Archive by Author

The sea in a pot – Mussel Inn, Edinburgh

5 Feb
Mussel shells. I eat too quickly to photograph my dinner sometimes.

Mussel shells. I eat too quickly to photograph my dinner sometimes.

I was reminded of how much I enjoy oysters when I tasted some lovely plump ones from AnCuig Seafoods at the Scottish Food show last week. So when it was suggested that we go to Mussel Inn for dinner Friday night I knew immediately what my starter would be. The Mussel Inn isn’t one of the places that AnCuig supplies, and I’m not going to discuss the relative values of oysters, but I will wax lyrical over a meal of molluscs. Ah, a beautiful thing, the mollusc, when fresh, sea-scented and accompanied by a clean white wine.

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Vanessa Kimbell’s lovely caraway and parmesan muffins pass the test

26 Jan
Caraway and parmesan muffins baking.

Caraway and parmesan muffins baking.

Vanessa Kimbell put out a call to the food blogger community recently, asking for willing testers for the recipes in her next book, Prepped!. The concept is unique: every recipe leads to another one, linked by a flavour. Linked recipes are sensible and educational but also inspirational. When every recipe you cook leads onto another one, even the timid cook will begin to see how dishes link and how ingredients or entire recipes can be re-purposed or redressed. And since the focus is on cooking when you haven’t got much time, these recipes offer near immediate satisfaction. I look forward to seeing the final book when it comes out in June. In the meantime, I’ll be eating caraway and parmesan muffins.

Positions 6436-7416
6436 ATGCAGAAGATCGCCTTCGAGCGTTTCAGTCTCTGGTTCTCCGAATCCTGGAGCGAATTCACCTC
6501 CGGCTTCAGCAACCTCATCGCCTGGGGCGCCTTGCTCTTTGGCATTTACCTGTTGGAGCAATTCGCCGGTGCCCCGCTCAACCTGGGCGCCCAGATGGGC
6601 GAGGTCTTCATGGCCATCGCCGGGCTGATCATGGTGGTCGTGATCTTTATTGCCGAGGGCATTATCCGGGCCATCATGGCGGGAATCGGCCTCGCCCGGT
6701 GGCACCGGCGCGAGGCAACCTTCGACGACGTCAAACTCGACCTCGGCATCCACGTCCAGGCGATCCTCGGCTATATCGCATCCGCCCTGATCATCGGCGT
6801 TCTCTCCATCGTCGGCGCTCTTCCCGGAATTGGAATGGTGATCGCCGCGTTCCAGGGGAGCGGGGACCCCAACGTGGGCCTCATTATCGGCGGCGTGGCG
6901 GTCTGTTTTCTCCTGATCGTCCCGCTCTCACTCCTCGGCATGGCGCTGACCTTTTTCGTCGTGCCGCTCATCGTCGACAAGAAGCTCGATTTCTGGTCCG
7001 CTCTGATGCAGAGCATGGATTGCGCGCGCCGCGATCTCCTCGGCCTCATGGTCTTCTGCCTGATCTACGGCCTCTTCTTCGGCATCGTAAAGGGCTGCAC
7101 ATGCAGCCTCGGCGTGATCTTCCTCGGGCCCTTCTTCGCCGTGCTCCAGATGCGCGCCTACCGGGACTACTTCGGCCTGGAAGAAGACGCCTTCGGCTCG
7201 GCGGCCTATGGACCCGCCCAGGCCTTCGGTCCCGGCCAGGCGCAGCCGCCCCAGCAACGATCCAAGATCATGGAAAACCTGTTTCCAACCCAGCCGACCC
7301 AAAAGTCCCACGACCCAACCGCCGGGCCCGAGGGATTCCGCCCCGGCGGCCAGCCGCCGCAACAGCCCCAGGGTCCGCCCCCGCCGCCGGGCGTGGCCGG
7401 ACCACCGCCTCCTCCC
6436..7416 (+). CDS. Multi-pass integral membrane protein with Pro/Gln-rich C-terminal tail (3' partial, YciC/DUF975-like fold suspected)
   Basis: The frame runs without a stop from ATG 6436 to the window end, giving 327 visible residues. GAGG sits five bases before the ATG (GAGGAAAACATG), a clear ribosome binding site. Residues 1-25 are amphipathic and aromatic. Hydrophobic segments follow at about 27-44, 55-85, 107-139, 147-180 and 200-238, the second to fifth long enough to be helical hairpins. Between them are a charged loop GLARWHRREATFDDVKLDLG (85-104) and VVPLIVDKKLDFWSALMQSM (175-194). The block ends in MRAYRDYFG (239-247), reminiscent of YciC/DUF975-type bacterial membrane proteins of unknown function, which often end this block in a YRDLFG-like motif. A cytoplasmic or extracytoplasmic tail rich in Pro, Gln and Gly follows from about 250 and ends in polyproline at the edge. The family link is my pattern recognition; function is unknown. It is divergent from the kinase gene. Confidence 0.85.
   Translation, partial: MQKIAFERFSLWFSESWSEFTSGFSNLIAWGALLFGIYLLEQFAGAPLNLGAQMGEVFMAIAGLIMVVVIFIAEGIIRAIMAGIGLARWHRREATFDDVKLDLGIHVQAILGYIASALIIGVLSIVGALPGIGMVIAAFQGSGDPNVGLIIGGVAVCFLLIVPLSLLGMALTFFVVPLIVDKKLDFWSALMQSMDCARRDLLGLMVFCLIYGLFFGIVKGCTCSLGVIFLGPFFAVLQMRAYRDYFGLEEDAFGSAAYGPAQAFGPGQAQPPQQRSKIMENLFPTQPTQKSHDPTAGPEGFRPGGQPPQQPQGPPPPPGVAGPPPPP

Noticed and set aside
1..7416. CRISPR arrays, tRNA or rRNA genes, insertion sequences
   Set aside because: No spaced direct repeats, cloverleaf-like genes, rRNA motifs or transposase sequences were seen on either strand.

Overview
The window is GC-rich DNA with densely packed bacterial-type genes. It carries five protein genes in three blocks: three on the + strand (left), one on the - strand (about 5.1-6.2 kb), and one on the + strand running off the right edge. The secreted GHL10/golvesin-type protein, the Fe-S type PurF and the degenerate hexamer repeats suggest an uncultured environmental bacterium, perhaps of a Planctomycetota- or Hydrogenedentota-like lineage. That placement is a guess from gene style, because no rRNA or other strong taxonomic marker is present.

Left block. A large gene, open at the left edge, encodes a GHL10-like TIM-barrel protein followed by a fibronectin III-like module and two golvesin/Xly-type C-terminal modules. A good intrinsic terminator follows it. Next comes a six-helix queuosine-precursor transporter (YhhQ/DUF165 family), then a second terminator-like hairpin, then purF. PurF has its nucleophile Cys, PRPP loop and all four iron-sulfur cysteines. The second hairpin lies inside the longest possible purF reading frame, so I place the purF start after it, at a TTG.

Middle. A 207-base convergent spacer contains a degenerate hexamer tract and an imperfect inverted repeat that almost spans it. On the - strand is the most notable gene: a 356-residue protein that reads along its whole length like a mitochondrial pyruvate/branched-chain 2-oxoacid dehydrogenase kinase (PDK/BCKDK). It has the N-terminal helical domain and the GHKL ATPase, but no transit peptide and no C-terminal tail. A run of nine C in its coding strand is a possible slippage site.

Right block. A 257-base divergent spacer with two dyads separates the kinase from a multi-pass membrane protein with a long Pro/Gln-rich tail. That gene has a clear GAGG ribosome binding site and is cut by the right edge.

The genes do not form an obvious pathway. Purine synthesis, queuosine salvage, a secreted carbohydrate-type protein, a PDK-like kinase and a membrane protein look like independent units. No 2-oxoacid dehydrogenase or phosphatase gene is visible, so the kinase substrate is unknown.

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Favourite gadget: silicone muffin cases

18 Jan
Corn muffins in ever so clever and bright silicon cases

Corn muffins in ever so clever and bright silicone cases

Silicone bakeware is great. It is easy to clean, comes in bright colours, stored away small, is light-weight and is non-stick. Pretty and easy to use.

I recently bought a bunch of muffin cases in the Habitat sale and find myself making muffins every second day. To have a good reason to make muffins, I’ve been experimenting with egg and dairy free corn muffins. Corn muffins because I love American corn bread. Egg and dairy free so that my vegetarian, dairy sensitive and currently detoxing live-in can have some too. (Hush. Don’t mention the sugar.) The recipe below yields six to eight moist corn muffins with a good chilli warmth. They go well with soup and make an easy breakfast for lazy people, like me. They are a fast way to make a tasty snack. Should you, like e rucola, have decided to spend a week eating only what you yourself have cooked, pack these when you go out.

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The joys and pains of specialist cafés

7 Jan
Sometimes, all you want is a good cup of coffee (or tea) and a bit of quiet.

Sometimes, all you want is a good cup of coffee (or tea) and a bit of quiet.

There are so many cafés in Edinburgh now that to compete, cafés have to become centres of excellence, specialists in one thing or another. Some are specialists in coffee. Others are specialists in something else: books, chocolate or bread, for example. Or tea. The tea house is a relatively recent addition to the Edinburgh scene and since they all serve coffee, offer hot beverages and cake I count them in the café family.

Some specialist cafés make their specialism work for them and some fail to wow you. Why is that?

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Absolutely the dog’s! – Seadogs, Edinburgh

21 Dec
Going to The Dogs. But first, Seadogs.

Going to The Dogs. But first, Seadogs.

Seadogs is a fish restaurant in the popular and successful Dogs chain. The Dogs, the first in the series, offers amazing rustic dishes based on cheap and unusual cuts. It was so popular that they opened Amore Dogs, an Italian version of the original concept. The latest restaurant focuses on fish. I went there for pre-Christmas cheer with a couple of friends a positively balmy if snowy evening in December.